I saw a surgeon who said the invasive cancer had spread and I needed chemotherapy before surgery. She said I’d need chemotherapy, radiation, and a mastectomy. Who knew you didn’t get surgery first? She explained it was too wide-spread and must be treated systemically first.
At my first oncology appointment, I learned that I had inflammatory breast cancer stage 4b and was unlikely to survive.
I realized: “why not me?” God has a plan which we often do not understand. If we have faith when things were good, we should have exactly the same faith when things are bad. We’re all going to die. Apparently I would die 20+ years sooner than I had expected. But I had already lived 62 years, many of them wonderful years. I had been married to an intelligent and loving man and lived in lovely homes and reared three children. I have been blessed to watch those children grow into fine adults and get married.
A few days later the complete cytology showed the tumor was HER+ which meant a new chemo drug could be used and give me a good chance at living. This drug would not have been available six months earlier. Inflammatory breast cancer is very bad and often stage 4 but HER+ means they can target the cancer. I had a year of chemotherapy and each Tuesday my Facebook post said something like “Fighting cancer with chemo;” I had six weeks of radiation; and at the time of surgery there was no tumor to remove so I had a lumpectomy, not a mastectomy.
It’s almost five years since I finished treatment except for a daily Aromatase Inhibitor pill. Other than minor side effects, I am fine. I have hair again and I am glad to be alive. I thank G-d and the miracles of medicine.
Caregiver / Co-Survivor’s Corner
Ellis F. Friedman, M.D.
I was an orthopedic surgeon in Pennsylvania at a very large hospital, where I practiced for 30 years and knew almost everyone on the large medical staff. After we moved to Tucson, I knew virtually no one in the Tucson medical community.
On a Friday night in 2013, we discovered a lump in my wife’s breast. The next day I called one of the few Tucson physicians I knew, a radiologist. I asked him to arrange a mammogram for my wife early the next Monday. The results were ominous, so I arranged for an ultrasound and biopsy that afternoon. This was followed by a contrast MRI scan on Tuesday; an appointment with a surgeon on Wednesday – at which time we learned that, in addition to the breast mass, there were metastatic lymph nodes, and that surgery should be deferred until chemotherapy was administered; a Pet scan on Thursday – which showed no metastases anywhere else; and an initial appointment at the UA Cancer Center on Friday. (A very full week.)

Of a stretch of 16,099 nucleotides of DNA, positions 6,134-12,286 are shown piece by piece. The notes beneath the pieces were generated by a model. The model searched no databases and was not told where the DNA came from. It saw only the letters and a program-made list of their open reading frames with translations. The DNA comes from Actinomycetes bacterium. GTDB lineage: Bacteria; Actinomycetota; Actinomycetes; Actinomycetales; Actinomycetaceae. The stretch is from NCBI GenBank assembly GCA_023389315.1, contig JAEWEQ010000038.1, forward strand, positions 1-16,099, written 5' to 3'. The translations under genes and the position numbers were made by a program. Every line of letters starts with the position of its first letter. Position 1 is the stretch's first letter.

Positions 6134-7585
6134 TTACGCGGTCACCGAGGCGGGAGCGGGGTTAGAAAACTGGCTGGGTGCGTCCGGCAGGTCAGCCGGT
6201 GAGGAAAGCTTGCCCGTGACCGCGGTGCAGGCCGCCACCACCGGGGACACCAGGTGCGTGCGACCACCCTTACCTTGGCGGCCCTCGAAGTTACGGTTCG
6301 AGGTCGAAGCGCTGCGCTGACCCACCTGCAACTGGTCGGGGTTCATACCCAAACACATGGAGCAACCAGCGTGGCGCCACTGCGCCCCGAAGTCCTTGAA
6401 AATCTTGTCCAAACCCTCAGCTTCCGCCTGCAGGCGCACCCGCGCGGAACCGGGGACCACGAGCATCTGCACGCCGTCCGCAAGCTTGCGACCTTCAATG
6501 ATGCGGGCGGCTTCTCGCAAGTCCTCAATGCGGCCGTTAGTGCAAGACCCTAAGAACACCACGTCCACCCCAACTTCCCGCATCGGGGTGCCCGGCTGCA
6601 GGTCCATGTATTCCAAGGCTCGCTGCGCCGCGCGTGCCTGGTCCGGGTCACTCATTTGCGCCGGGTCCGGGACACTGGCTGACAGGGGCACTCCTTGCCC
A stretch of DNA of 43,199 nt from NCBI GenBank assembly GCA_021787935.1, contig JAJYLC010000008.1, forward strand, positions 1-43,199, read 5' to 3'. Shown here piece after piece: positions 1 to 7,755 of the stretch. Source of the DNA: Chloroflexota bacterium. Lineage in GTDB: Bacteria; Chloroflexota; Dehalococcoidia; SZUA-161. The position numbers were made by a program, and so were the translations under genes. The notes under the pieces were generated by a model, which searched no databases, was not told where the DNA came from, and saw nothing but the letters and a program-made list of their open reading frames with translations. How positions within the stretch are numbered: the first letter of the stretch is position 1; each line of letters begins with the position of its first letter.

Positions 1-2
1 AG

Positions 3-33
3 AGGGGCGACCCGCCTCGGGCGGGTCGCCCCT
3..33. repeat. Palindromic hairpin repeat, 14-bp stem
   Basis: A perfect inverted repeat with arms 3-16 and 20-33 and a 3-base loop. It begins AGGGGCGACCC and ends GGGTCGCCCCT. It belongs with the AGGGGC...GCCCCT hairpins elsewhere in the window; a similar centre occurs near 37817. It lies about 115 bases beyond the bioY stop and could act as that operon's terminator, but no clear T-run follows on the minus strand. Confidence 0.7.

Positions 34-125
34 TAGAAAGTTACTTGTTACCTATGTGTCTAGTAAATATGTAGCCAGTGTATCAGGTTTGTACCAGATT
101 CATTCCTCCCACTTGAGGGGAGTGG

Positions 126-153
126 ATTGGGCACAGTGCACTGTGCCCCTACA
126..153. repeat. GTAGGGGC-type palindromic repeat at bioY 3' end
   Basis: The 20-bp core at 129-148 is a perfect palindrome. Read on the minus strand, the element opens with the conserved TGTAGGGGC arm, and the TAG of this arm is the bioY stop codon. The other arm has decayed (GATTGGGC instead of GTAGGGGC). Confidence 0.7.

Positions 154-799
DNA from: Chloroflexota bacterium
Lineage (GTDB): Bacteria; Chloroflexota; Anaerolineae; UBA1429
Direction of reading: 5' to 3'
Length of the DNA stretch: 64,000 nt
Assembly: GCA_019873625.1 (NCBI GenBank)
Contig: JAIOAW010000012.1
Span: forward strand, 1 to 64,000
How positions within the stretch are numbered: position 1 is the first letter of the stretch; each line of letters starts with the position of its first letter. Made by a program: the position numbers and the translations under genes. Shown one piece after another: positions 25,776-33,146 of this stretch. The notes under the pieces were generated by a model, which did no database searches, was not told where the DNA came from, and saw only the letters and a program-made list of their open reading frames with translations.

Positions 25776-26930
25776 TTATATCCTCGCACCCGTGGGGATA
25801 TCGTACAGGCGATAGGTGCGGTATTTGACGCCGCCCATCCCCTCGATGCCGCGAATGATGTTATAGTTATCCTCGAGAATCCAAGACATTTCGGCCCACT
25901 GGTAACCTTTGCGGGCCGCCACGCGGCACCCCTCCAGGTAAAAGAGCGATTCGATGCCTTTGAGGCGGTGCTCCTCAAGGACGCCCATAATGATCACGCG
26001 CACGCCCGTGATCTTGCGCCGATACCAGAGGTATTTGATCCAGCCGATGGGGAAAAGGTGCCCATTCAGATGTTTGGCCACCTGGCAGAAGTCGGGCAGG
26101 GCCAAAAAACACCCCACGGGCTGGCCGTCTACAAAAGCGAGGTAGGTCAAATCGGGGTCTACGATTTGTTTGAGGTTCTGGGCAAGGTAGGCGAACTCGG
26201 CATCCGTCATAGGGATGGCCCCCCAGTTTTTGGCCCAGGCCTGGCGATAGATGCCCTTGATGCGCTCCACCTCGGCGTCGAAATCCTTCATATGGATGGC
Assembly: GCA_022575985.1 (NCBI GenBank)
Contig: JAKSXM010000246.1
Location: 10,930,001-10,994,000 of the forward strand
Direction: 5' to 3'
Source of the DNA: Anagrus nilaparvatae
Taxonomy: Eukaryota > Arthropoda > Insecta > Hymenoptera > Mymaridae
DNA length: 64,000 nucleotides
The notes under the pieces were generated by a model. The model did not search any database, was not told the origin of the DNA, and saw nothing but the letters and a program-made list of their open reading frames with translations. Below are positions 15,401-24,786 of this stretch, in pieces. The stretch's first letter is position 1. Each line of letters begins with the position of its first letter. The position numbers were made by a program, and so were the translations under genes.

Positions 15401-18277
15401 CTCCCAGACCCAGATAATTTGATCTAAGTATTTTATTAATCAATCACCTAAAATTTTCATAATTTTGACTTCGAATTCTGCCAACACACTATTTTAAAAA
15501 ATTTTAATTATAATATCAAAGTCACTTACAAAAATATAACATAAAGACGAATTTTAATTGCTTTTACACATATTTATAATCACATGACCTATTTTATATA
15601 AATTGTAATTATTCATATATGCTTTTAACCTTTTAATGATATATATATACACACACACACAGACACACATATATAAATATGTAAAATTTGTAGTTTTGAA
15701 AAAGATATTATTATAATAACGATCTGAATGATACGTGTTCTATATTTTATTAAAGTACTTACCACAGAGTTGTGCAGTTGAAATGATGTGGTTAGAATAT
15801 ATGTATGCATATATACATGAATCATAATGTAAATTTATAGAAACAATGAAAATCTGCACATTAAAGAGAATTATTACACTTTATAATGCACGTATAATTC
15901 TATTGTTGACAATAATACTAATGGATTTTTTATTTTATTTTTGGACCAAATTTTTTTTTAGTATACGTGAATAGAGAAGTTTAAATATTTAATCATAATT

The following Monday, a full intake was done; on Tuesday we met the oncologist, who gave us the first good news: the advanced Stage 4b inflammatory breast cancer was thought to be very treatable by a new drug that had just come on the market.
My wife started her weekly chemotherapy on Wednesday. By the second treatment the following Tuesday, the breast mass had already started to shrink! At 11 weeks, a new MRI scan showed the metastatic lymph nodes had disappeared and that the breast mass was markedly smaller! At 16 weeks, the surgeon could find only normal tissues when she attempted to perform a “lumpectomy,” and the two lymph nodes she removed were also entirely normal!
Beginning on the day we first met the surgeon, I started sending emails to all of our children, friends, and relatives to let them know exactly what was happening and to keep them constantly informed. Cancer is not a stigma, and we felt that letting everyone know might result in someone’s being able to provide useful information that they might not have known otherwise.
I dropped almost all of my own activities so that I could drive my wife to every appointment and be available for her at all times. She insisted on continuing our regular schedule, exercising daily at home, going to the gym several times a week, dining out regularly with friends, and going to religious services as regularly as always. She did things at a slower pace, but continued to do everything, even when her hemoglobin dropped from the chemotherapy. We’re thrilled she’s been disease free for 5-1/2 years!
Thoughts on survivorship…
“We are more than just our prognosis”
Gracie: Gail Sommer Germain 2016